The flaps 86 and 104 are folded inwardly, toward the center of the box. Next the flap 96 is forced into adhesive engagement with the flaps 86 and 104. Flap 82 is then folded in to complete the bottom of box 60. The bottom flaps are pressed sufficiently to cause the beads between flaps 82, 86, 96 and 104 to exude over the bottom corners of the box.

After the box is filled, flaps 84 and 102 are folded inwardly. Flap 94 then pressed in so that beads and 122 engage beads 116 and 128 respectively. Finally flap 80 is pressed closed to cause bead 112 to engage adhesively three sides of flap 94.

Although the patterns as laid on the blank are different for flaps 82 and 96 as compared to flaps 80 and 94, the end result is the same. In both cases there is a continuous bead acting as a gasket following a tortuous path between all fiap edges that are exposed to the surrounding atmosphere. While only two different patterns that achieve this end are shown, it is clear that any pattern which produces this tortuous gasket effect is sufficient to seal the edges of the flaps. It is possible to omit the beads 116 and 128 on flaps 84 and 102 and rely on beads 120 and 122 on flap 94 to seal between flap 94 and the two fiaps 84 and 102. The main advantage of the double beads or beads engaging each other is to assure corner coverage. In all cases, sufiicient adhesive should be used to provide for material to exude over the box corners from the beads nearest them. This corner covering is shown at 130 and 132 in FIGURES 2, 3, 4 and 5 FIGURES 4 and 5 show how the beads ultimately form the continuous seal or gasket following the tortuous path extending between all flap edges where gas could otherwise enter the box.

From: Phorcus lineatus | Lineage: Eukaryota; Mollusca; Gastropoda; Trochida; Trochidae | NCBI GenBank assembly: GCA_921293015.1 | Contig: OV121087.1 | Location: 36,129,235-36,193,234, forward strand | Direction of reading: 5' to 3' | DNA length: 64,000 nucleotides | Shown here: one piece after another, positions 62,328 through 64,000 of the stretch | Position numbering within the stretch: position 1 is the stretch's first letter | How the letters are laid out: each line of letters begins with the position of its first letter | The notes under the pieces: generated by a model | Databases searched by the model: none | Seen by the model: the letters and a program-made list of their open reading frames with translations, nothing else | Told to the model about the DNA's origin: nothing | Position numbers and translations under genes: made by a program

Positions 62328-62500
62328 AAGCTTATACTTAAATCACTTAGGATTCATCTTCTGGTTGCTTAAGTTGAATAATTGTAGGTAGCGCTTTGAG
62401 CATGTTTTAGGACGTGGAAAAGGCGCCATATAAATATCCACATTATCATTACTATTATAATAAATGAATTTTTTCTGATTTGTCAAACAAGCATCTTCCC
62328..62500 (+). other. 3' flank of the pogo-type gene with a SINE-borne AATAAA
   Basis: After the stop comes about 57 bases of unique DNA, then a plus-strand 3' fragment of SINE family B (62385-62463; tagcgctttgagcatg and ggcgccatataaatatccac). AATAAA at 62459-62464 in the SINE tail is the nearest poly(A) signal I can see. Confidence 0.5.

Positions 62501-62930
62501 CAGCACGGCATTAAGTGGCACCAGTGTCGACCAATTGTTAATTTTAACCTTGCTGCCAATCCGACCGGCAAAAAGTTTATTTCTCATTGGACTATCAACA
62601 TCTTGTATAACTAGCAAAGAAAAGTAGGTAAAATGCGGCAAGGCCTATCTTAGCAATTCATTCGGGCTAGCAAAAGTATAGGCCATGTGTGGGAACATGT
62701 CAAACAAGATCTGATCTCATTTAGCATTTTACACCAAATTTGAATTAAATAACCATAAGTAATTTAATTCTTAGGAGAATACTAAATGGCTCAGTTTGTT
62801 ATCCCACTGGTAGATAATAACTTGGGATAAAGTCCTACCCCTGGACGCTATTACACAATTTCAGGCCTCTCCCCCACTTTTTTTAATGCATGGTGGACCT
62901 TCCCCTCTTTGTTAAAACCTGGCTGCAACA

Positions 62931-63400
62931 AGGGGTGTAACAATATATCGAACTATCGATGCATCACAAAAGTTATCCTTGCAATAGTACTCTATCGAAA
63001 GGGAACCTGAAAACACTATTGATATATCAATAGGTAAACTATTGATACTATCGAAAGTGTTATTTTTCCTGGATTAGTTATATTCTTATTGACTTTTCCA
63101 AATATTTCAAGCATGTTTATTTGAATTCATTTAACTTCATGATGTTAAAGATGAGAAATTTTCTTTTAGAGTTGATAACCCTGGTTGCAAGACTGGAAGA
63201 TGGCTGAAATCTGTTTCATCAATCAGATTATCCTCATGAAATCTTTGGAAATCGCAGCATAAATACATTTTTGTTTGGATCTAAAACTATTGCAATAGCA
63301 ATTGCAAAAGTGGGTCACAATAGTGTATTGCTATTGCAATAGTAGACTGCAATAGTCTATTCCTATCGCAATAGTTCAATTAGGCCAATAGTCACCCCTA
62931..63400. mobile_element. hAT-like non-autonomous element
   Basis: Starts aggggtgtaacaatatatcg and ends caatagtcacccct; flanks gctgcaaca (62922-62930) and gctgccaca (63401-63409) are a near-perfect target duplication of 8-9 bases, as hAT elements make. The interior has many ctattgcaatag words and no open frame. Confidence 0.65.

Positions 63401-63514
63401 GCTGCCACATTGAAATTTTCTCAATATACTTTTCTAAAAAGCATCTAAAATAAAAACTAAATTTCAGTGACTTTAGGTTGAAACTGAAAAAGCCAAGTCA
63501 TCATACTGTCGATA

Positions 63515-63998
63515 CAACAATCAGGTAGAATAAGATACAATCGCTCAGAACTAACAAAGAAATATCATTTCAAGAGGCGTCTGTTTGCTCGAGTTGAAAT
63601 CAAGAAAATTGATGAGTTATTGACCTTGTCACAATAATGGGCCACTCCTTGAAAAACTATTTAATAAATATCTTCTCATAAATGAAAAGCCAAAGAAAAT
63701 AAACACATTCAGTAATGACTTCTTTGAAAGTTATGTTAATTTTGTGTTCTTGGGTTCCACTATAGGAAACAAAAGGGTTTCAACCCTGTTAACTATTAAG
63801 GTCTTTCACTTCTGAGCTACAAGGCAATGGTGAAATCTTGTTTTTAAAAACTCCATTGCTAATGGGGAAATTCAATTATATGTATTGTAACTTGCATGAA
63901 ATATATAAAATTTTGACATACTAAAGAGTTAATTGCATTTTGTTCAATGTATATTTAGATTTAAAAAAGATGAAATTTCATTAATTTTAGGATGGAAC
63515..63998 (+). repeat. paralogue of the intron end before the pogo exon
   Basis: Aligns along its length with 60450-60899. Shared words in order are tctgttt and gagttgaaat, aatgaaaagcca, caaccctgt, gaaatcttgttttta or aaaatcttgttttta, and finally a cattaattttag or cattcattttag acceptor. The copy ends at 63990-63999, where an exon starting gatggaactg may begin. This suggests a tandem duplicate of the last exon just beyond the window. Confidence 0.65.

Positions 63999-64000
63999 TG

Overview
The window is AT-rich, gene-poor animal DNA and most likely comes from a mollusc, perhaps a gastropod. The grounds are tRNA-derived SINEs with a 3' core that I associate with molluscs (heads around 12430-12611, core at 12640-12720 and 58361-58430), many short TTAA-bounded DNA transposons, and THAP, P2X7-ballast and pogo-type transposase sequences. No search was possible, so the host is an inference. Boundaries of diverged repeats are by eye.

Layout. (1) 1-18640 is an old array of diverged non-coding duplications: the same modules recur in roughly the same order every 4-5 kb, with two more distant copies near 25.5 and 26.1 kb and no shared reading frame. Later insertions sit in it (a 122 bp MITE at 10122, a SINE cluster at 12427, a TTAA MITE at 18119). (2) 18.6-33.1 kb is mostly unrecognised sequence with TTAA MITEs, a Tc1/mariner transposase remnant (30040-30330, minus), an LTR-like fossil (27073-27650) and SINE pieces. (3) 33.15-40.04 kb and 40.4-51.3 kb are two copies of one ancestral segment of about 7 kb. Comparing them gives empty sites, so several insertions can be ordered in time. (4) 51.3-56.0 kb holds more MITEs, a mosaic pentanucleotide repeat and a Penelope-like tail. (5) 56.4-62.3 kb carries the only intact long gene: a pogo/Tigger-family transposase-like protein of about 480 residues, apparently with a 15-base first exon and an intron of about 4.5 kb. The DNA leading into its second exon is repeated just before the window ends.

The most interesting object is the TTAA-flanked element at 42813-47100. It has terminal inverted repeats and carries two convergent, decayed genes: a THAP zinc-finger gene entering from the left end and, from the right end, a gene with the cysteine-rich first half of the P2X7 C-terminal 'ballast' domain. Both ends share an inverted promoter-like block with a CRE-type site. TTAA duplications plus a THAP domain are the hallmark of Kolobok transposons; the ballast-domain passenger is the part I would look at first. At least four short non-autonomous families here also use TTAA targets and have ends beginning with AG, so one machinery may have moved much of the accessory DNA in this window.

It is apparent that many modifications and variations of this invention as hereinbefore set forth may be made without departing from the spirit and scope thereof. The specific embodiments described are given by way of example only and the invention is limited only by the terms of the appended claims.

What is claimed is:

1. A blank for constructing an airtight box comprising:

(1) a fiat sheet of non-porous material having;

(a) a first rectangular portion (b) a second rectangular portion hinged to said first rectangular portion along a fold line defining adjacent edges of said rectangular portions;

(0) a third rectangular portion similarly hinged to said second rectangular portion;

(d) a fourth rectangular portion similarly hinged to said third rectangular portion; the first and third portions being substantially alike and the second and fourth portions being substantially alike;

(e) a first pair of flaps, each of which shares a common foldline edge with one edge of said first rectangular portion;